The next time you feel the urge to look at Smiley and/or Dash, get up and take a break. Make some tea. Eat some cheese popcorn. Pet an animal. Stretch.

I’m really proud of the support team for their evolving relationship with the use of metrics. We got a lot of value out of rigorously analyzing our support caseload to figure out the right level of staffing, scheduling, and address root causes, but we can do all of those things without real-time reporting. Knowing when not to look at a piece of data is just as important as knowing when to look.

Make reporting great again

How can you make reporting less stressful and more useful? Try a few of these simple changes:

  • Change the timeframe. Instead of looking at the last day of data, look at the last week or month. Maybe there’s a bigger seasonal trend that will help to contextualize today’s data.
  • Move upstream. Instead of reporting something like daily revenue, which is the output of every step of your funnel, report on the actual underlying drivers that you can impact.
  • Contextualize. Instead of showing an absolute metric, show a percentage change or a comparison to last week or last month.
  • Convert dashboards to alerts. Computers are great at sending emails according to defined conditions, so let them do that. Don’t rely on checking a real-time dashboard to detect that something isn’t right; define your criteria and let an automated system tell you when you need to take a deeper look.

I get it: real-time reporting is fun. It’s something shiny to put up in your lobby, and it fills you with lots of little bits of trivia to drop at a moment’s notice. But that comes at a cost, and too many people embrace real-time reporting without thinking through the consequences.

A paean to slow data

Eschewing real-time dashboards is just one part of what I like to call a “slow data” approach to data science. I’m not talking about free-range histograms or artisinal Poisson distributions, but about taking the time to really understand the problem you’re solving, the data you’re using, and the implications of the results. My profession spends most of its time talking about statistical methods and visualization, and very little time talking about the actual business problems or impacts of the work. Fortunately, I mostly just do arithmetic, make very simple charts, and avoid making real-time dashboards, so I have lots of time to think about the problem we’re trying to solve.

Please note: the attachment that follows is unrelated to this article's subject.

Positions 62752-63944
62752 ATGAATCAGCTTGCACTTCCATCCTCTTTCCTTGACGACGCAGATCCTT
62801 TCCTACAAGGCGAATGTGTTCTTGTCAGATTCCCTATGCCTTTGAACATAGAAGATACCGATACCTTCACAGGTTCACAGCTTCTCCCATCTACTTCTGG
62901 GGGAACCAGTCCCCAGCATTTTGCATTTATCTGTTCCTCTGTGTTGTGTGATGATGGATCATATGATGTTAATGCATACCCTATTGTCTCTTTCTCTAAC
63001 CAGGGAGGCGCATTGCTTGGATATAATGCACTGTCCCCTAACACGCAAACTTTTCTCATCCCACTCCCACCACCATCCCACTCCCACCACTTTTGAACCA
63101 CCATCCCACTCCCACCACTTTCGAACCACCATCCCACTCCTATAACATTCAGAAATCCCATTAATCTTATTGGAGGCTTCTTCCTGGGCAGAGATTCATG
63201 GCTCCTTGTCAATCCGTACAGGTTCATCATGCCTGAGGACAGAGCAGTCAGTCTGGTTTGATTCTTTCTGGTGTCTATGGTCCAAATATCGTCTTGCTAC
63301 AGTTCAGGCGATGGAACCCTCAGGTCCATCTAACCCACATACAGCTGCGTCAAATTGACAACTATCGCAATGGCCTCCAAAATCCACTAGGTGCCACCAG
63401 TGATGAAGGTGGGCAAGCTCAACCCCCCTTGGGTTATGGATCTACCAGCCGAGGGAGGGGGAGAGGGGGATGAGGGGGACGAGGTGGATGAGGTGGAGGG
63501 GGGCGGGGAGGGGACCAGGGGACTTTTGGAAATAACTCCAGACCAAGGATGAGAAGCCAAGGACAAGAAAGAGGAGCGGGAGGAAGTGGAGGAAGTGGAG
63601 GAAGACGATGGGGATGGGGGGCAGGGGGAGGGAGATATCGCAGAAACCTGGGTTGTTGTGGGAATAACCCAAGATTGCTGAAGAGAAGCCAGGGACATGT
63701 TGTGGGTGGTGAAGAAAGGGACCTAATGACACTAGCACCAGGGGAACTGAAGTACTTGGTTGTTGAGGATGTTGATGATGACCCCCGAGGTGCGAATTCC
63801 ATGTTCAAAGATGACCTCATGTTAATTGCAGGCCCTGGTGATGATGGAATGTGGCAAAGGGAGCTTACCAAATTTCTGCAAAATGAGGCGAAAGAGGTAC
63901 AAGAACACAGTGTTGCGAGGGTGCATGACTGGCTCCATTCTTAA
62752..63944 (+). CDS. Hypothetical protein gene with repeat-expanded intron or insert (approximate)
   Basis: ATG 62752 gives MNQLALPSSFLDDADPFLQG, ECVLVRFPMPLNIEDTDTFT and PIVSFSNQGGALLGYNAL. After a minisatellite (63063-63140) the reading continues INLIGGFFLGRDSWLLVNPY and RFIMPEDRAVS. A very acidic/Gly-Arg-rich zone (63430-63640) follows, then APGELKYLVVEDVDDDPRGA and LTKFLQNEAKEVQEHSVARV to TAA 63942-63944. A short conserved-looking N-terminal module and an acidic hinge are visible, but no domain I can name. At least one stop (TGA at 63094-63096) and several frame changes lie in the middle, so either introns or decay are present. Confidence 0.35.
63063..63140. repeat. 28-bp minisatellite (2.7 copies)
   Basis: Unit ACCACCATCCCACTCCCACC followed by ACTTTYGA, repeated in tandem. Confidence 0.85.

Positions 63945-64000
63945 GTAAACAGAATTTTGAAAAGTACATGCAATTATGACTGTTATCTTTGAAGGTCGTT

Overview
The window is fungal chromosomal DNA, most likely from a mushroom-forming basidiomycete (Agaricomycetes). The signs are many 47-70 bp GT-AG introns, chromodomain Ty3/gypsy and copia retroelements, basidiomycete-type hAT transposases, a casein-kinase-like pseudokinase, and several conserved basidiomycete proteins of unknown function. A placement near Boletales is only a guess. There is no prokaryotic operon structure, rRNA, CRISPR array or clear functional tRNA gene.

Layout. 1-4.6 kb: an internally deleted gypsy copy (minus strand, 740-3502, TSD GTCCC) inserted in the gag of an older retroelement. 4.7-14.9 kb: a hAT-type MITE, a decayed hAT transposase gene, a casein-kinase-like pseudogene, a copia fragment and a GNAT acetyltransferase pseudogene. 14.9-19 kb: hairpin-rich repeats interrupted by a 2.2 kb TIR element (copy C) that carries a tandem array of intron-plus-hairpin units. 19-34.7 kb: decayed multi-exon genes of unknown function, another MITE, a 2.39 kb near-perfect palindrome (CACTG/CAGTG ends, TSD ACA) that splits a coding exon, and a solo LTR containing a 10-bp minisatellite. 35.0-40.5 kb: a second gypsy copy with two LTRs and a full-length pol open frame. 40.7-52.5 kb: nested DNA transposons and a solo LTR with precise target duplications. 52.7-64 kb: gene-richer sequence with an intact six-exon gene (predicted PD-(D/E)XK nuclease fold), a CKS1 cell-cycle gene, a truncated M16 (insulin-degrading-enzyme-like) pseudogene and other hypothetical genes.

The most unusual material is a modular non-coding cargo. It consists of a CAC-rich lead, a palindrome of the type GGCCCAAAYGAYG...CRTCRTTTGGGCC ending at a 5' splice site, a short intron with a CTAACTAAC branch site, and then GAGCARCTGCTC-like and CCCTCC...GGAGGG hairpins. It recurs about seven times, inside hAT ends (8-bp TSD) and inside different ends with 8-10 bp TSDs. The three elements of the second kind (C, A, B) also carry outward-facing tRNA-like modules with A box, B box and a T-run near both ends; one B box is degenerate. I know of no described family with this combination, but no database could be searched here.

I’d encourage you to give this slower approach to data science a shot in your organization too. Next time you think about making a real-time dashboard, ask a deeper question about the underlying problem instead. I guarantee you’ll find more value from that.

Practical skills that practical data scientists need

When I wrote about how I mostly just use arithmetic, a lot of people asked me about what skills or tools a data scientist needs if not fancy algorithms. What is this mythical “basic math” that I mentioned? Here’s my take on what skills are actually needed for the sort of work that I do at Basecamp: simple analyses focused on solving actual business problems.

The most important skill: being able to understand the business and the problem

I’ll get to actual practical skills that you can learn in a textbook in a minute, but first I have to belabor one point: the real essential skill of a data scientist is the ability to understand the business and the problem, and the intellectual curiosity to want to do so. What are you actually trying to achieve as a business? Who are your customers? When are you selling your product? What are the underlying economics of the business? Are profit margins high or modest? Do you have many small customers or a few large customers? How wide is your product range? Who are you competing with? What challenge is the business facing that you’re trying to solve or provide input towards a decision on? What’s the believable range of answers? Who is involved in solving this problem? Can analysis actually make a difference? How much time is worth investing in this problem?

Understanding the data

Before you look at any data or do any math, a data scientist needs to understand the underlying data sources, structure, and meaning. Even if someone else goes out and gets the data from wherever it’s stored and gives it to you, you still need to understand the origin and what each part of the data means. Data quality varies dramatically across and within organizations; in some cases you’ll have a well documented data dictionary, and in other cases you’ll have nothing. Regardless, you’ll want to be able to answer the following questions:

  • What data do I need to solve the problem?
  • Where is that data located? In a relational database? In a log file on disk? In a third party service?
  • How comprehensive (time and scope) is the data? Are there gaps in coverage or retention?
  • What does each field in the data mean in terms of actual behavior of humans or computers?
  • How accurate is each field in the data? Does it come from something that’s directly observed, self-reported, third-party sourced, or imputed?
  • How can I use this data in a way that minimizes the risk of violating someone’s privacy?

SQL skills

For better or worse, most of the data that data scientists need live in relational databases that quack SQL, whether that’s MySQL, Postgres, Hive, Impala, Redshift, BigQuery, Teradata, Oracle, or something else. Your mission is to free the data from the confines of that relational database without crashing the database instance, pulling more or less data than you need to, getting inaccurate data, or waiting a year for a query to finish.